Thanks to The Voice for this:
Michigan is among 19 states whose marijuana regulatory agencies have collectively created a new cannabis-related organization.
The Cannabis Regulators Association — CANNRA — is billed as a newly-formed, non-partisan group established to share institutional knowledge and regulatory best practices with federal, state and local jurisdictions who’ve approved legalization of marijuana or are considering it.
“The Cannabis Regulators Association will provide a much needed forum for regulators to engage with each other to identify and develop best practices, create model policies that safeguard public health and safety, and promote regulatory certainty for industry participants,” Norman Birenbaum, CANNRA’s inaugural president, stated in a news release.
The organization is said to be the first of its kind in the United States established to facilitate interaction among jurisdictions, established cannabis markets and programs, and other stakeholders.
Its plan is to offer regulatory experiences and institutional expertise, along with assisting regulators on navigating evolving policy and regulatory issues associated with legalizing and regulating marijuana.
According to the news release, CANNRA “is not an advocacy group and takes no formal position for or against cannabis legalization, but rather seeks to provide government jurisdictions with unbiased information to help make informed decisions when considering whether or how to legalize or expand regulated cannabis.”
CANNRA aims to facilitate communication among research groups, public health officials, policy makers, advocacy groups, legal authorities and those in the cannabis industry.
“The association will strive to create and promote harmony and standardization across jurisdictions which choose to legalize and regulate cannabis,” Birenbaum stated.
Michigan’s Marijuana Regulatory Agency Executive Director Andrew Brisbo, who is among the group’s executive officers as third vice president, also weighed in.
“The Marijuana Regulatory Agency has always strived to keep Michigan aligned with the best practices and at the forefront of innovative policy in this new industry,” he stated. “Being a founding member of the association and serving as an executive officer is an exciting opportunity as we strive to establish Michigan as the national model for a regulatory program that stimulates business growth while preserving safe consumer access to marijuana.”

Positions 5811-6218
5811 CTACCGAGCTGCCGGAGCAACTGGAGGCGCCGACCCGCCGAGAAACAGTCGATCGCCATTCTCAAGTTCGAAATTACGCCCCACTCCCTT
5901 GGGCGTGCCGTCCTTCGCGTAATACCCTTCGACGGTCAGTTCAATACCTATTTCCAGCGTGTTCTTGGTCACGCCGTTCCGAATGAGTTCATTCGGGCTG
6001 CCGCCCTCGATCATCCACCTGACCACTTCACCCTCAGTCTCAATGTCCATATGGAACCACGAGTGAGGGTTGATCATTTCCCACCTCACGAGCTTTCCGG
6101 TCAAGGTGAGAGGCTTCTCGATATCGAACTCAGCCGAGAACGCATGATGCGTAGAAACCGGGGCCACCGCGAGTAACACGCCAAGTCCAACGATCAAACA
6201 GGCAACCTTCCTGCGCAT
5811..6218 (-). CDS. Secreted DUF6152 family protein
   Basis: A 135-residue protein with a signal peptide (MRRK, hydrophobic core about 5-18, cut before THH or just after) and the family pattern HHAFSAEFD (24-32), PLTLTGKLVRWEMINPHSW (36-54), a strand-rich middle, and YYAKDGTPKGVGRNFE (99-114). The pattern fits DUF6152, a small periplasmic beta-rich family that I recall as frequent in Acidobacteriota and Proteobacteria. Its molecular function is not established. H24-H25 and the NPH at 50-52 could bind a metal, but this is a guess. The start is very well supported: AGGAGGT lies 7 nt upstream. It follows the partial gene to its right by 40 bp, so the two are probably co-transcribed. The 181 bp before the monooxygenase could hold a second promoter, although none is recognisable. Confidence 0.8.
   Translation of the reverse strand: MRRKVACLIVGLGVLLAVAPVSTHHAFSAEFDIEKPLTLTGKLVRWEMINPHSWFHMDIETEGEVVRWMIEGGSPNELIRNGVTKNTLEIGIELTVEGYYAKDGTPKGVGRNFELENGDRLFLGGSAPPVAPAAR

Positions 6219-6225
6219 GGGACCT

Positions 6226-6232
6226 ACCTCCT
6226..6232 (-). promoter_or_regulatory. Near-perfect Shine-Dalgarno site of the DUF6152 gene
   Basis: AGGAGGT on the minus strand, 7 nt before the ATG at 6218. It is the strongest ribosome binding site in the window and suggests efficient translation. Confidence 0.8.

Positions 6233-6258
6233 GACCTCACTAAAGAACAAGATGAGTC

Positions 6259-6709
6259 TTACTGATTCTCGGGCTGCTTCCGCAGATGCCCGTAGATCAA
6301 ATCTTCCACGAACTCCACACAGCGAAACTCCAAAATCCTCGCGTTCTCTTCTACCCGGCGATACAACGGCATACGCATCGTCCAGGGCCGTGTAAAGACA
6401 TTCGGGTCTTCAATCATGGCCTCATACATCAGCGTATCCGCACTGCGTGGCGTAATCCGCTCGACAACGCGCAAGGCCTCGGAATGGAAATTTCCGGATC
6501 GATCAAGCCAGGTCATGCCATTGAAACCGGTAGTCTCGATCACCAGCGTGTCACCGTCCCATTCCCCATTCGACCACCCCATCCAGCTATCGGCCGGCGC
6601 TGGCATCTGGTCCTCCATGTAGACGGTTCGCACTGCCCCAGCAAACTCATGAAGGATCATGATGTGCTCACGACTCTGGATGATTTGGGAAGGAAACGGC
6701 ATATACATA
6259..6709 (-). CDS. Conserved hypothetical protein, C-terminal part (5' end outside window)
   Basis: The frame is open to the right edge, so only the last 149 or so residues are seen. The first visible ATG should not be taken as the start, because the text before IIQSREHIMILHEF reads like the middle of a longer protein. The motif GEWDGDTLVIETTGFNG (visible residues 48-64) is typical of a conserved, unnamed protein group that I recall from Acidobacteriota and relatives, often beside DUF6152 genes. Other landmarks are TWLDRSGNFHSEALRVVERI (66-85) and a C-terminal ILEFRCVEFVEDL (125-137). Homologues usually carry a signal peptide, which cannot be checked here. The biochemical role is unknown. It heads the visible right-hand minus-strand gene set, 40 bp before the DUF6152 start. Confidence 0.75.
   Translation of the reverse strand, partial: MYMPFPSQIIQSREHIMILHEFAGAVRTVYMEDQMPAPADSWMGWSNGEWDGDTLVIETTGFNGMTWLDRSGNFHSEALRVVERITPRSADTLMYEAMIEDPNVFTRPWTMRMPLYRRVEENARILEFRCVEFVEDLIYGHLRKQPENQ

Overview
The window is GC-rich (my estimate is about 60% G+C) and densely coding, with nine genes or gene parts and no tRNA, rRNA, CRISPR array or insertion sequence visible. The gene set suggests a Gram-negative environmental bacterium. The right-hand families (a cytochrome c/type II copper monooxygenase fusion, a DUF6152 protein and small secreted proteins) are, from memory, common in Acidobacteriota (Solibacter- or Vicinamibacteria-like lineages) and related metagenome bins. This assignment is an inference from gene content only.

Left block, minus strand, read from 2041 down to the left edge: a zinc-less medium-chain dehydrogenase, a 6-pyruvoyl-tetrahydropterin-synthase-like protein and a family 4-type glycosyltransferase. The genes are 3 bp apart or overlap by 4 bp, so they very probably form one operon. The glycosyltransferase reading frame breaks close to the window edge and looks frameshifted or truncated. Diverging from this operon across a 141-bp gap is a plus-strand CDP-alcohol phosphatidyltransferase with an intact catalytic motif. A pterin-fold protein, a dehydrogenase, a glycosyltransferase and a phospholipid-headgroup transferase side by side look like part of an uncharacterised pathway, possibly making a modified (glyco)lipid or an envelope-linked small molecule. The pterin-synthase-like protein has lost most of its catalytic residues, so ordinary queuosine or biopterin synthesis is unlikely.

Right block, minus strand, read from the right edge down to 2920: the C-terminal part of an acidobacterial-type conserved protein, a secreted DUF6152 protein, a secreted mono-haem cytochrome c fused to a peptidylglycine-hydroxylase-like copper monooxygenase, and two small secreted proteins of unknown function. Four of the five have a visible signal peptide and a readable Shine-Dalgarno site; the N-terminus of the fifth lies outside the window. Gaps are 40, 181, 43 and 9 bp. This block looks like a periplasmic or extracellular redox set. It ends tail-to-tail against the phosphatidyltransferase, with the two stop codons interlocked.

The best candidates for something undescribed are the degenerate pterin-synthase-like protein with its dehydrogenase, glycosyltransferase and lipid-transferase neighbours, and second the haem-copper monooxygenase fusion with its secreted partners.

Along with Michigan, CANNRA’s other founding members include principal cannabis regulators from:
Colorado, Delaware, Hawaii, Illinois, Iowa, Louisiana, Maine, Maryland, Massachusetts, Minnesota, Nevada, New Jersey, New York, North Dakota, Oregon, Rhode Island, Utah and Washington.
“The Cannabis Regulators Association will also work to ensure federal officials benefit from the vast experiences of states across the nation to ensure any changes to federal law adequately address states’ needs and priorities,” Birenbaum added.
CANNRA anticipates that, in the near future, more state regulators will join the group and membership opportunities will be provided for county and municipal cannabis regulators. Membership is limited to regulators and representatives from relevant government offices.
Members will be given access to a national registry of member regulators, resources for cannabis policy development and staff training, and the ability to access and participate in the development of model standards and best practices for cannabis regulation.
They will also be eligible to attend exclusive “Regulator Roundtable” conferences and programs, and receive legislative analyses, policy tracking data, and bulletins on current issues and events in the cannabis industry and regulatory arena.
“Our intent in forming this organization is to have CANNRA serve as a resource for policy makers, elected officials, researchers, and other stakeholders to engage with regulators from across the country and receive unbiased information and recommendations regarding the impact and implementation of cannabis policies,” Birenbaum stated.